Every so often I find myself in a heated debate on what the quality bar should be for the code in the solution we are working on. This is an important debate, and for the project's success it should not be down prioritized. The quality bar may vary from project to project: If you are developing an internal tool for your team, you will have a completely different quality bar, than if you where writing software to control a spaceship. So in reality it all depends on the project you are working on. The important thing is to lock down on a quality bar and have all developers buy in and conform.
A part of setting the quality bar for a project is to determine whether to treat warnings as errors. Warnings are an intrinsic part of the tools developers use everyday such as compilers, FXCop, X++ Best Practice Check, PreFast and StyleCop. And for this reason you can have a good, sound, opinionated and often long talk on this fine topic with almost any developer you may cross on your way.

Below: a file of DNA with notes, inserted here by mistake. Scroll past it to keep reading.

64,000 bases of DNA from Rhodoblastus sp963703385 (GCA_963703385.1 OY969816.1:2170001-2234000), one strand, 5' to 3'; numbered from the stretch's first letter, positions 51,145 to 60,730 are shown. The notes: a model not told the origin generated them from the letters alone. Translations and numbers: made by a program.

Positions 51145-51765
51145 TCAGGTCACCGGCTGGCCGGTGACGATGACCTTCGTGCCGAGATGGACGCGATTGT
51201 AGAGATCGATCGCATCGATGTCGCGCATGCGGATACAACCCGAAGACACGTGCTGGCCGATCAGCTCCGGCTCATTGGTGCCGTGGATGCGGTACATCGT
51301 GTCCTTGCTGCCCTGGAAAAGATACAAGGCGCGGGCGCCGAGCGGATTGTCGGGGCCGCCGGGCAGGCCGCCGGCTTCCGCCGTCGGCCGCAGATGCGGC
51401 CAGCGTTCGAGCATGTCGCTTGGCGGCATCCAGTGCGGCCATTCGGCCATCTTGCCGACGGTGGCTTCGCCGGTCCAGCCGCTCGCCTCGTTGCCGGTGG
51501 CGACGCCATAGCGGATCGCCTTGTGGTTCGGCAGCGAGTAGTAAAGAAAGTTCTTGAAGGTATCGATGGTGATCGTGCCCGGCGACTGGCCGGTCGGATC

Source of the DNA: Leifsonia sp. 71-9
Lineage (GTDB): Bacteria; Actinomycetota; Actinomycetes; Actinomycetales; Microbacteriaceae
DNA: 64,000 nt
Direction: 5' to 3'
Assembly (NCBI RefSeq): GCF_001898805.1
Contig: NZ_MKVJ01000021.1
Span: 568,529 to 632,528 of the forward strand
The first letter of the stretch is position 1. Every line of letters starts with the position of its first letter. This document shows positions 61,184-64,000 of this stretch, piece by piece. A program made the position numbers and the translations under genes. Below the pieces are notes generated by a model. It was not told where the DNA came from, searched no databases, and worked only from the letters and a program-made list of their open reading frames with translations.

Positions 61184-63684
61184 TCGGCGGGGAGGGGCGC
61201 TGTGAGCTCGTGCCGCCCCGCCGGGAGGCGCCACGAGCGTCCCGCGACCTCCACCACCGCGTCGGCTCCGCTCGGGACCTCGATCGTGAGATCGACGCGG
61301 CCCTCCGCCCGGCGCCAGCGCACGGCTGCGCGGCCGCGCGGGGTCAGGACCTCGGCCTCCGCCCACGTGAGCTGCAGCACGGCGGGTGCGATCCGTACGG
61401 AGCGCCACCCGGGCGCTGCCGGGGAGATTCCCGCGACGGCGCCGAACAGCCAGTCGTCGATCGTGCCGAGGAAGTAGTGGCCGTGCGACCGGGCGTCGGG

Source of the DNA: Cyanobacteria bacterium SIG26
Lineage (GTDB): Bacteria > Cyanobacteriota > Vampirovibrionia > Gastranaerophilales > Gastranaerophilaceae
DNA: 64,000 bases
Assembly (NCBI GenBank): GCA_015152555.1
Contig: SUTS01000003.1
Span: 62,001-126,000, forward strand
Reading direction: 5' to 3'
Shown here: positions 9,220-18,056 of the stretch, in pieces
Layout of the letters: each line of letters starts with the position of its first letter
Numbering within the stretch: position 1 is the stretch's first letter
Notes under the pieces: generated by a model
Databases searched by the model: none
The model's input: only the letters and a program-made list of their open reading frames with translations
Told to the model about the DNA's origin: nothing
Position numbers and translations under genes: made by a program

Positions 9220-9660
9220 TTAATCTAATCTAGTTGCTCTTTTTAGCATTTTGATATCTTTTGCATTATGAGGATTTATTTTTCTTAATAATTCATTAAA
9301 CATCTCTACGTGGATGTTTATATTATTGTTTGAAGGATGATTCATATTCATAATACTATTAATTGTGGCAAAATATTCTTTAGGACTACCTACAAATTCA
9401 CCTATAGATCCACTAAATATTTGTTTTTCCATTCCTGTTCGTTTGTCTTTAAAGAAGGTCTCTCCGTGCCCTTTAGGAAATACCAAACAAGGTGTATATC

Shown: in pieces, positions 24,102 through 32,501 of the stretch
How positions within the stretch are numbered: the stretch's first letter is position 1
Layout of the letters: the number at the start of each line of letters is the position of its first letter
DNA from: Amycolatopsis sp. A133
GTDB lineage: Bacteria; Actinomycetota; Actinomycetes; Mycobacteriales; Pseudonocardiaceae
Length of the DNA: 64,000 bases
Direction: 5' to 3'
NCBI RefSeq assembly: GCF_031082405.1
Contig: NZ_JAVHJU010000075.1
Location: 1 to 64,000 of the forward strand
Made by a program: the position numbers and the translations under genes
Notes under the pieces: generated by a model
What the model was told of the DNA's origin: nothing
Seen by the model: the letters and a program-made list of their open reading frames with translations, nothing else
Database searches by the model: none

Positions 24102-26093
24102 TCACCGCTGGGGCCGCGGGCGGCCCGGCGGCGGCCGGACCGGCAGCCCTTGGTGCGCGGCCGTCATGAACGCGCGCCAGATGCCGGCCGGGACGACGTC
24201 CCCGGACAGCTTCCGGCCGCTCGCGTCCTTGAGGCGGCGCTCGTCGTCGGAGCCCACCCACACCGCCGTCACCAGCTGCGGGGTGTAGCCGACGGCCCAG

Being a devoted advocate for improving the code quality across any project, I want to share the following general considerations (courtesy of Ryan Harlicker) with you on why to treat warning as errors:
If you are an X++ developer you can learn how to resolve X++ Compiler warnings here.
If you are working on X++ development, but cant' figure out how many X++ Compiler warnings you have, you should read my blog post on AOT Metrics.